KPIs are metrics used to track the performance of a company, team, or individual against goals. A go-to-market strategy may have KPIs for the product, marketing, and sales team. Some common KPIs are website traffic, number of qualified leads, user retention rate, and monthly recurring revenue. 

Objectives and Key Results (OKRs)

OKRs define the objectives you want to achieve and three to five key results you’ll use to measure progress. These tend to be more ambitious and high-level than KPIs.You can write OKRs in a sentence using the following format: “I will [objective] as measured by [key results].” For example, “The content marketing team will increase awareness of the new product, as measured by the following key results: Boost blog subscribers by 30%, convert 15% of newsletter click-throughs to demo requests, and drive 5K web visitors to the product page.”

Backward Goals

Backward goals are one overarching goal broken down into a series of smaller goals, which are broken down further into smaller targets and tasks. This provides an actionable road map to achieving an ultimate goal, like increasing product trial signups by 25%. 

Go-to-Market Strategy Template

The idea of building a GTM strategy from scratch can be intimidating. To help you get started, consider using a template, like the one below. 

This template prompts you to list your business objectives, target markets, target customers, differentiated offerings, and channels as well as marketing strategies, key metrics, and key success factors.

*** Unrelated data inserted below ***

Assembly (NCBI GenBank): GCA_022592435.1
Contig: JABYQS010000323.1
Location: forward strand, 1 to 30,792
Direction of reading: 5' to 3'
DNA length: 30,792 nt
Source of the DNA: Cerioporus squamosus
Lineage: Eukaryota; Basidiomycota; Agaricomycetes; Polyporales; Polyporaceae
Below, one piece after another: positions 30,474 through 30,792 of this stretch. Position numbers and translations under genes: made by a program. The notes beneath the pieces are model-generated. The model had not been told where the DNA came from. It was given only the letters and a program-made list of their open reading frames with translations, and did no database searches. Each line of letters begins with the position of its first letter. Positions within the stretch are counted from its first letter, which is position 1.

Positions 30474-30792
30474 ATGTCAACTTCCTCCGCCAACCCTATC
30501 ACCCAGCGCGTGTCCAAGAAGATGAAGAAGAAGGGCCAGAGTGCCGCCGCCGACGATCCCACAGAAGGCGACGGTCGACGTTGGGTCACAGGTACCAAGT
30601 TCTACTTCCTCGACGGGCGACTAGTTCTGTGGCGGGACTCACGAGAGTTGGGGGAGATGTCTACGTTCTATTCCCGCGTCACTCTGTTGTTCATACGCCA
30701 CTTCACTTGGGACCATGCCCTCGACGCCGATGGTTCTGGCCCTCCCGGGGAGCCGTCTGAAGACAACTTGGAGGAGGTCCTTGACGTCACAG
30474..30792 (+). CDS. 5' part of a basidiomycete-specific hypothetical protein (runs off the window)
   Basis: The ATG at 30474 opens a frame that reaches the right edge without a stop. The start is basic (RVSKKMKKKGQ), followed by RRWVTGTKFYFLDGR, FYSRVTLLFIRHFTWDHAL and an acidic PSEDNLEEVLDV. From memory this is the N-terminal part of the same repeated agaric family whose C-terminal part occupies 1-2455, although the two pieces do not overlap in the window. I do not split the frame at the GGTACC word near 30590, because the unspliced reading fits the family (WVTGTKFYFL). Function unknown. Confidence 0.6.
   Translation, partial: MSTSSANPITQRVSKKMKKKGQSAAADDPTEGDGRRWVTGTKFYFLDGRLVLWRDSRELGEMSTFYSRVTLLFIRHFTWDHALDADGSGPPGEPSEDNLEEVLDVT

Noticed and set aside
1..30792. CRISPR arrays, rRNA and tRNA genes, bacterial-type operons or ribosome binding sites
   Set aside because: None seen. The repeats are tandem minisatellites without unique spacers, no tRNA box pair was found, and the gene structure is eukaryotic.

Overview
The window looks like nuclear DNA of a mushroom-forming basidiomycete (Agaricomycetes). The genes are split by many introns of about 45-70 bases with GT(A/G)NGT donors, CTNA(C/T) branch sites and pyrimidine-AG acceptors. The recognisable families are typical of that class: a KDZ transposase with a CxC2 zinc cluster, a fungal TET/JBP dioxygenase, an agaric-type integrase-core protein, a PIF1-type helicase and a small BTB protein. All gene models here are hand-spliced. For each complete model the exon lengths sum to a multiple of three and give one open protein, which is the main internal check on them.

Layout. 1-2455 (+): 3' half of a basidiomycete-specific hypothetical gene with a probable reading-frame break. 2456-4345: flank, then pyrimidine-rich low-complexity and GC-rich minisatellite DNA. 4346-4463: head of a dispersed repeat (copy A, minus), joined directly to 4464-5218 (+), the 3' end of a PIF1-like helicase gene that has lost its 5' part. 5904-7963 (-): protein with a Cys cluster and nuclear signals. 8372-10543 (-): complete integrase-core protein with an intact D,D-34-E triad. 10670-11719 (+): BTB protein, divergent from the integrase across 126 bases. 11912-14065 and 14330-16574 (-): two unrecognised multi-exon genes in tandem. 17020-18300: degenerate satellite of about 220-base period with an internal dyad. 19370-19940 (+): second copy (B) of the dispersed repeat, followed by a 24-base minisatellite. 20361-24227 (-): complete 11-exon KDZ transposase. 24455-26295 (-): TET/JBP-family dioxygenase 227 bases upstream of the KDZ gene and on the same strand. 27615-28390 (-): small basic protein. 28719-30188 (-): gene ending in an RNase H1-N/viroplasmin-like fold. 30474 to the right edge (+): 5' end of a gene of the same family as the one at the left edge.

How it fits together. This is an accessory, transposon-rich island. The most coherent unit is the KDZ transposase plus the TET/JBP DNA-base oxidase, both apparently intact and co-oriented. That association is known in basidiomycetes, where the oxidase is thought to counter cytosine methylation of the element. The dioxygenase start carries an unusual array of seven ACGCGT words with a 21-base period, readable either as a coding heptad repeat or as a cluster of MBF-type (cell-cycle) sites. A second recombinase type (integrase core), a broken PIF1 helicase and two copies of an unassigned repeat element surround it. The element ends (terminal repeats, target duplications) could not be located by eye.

By completing this template, you’ll have outlined your buyer personas, competitive differentiators, distribution channels, marketing strategies, and key performance indicators and success factors. This will provide a solid foundation for your GTM strategy — and an easy document you can share with stakeholders.

Go-to-Market Strategy Examples

A go-to-market strategy can help a startup launch a new product, an enterprise company launch an existing product in a new market, or an ecommerce business relaunch a product — and these are just a few examples of when a GTM strategy can come in handy.

Below check out real examples of go-to-market strategies that helped companies successfully launch a product to market. 

1. Fitbit

fitbit example of a go-to-market strategy

Fitbit is an American digital health and fitness brand and leader in the wearable technology industry. Since it was founded in 2007, Fitbit has faced increasing competition from tech giants like Apple. However, it has maintained its positioning in the market, largely thanks to its go-to-market strategy.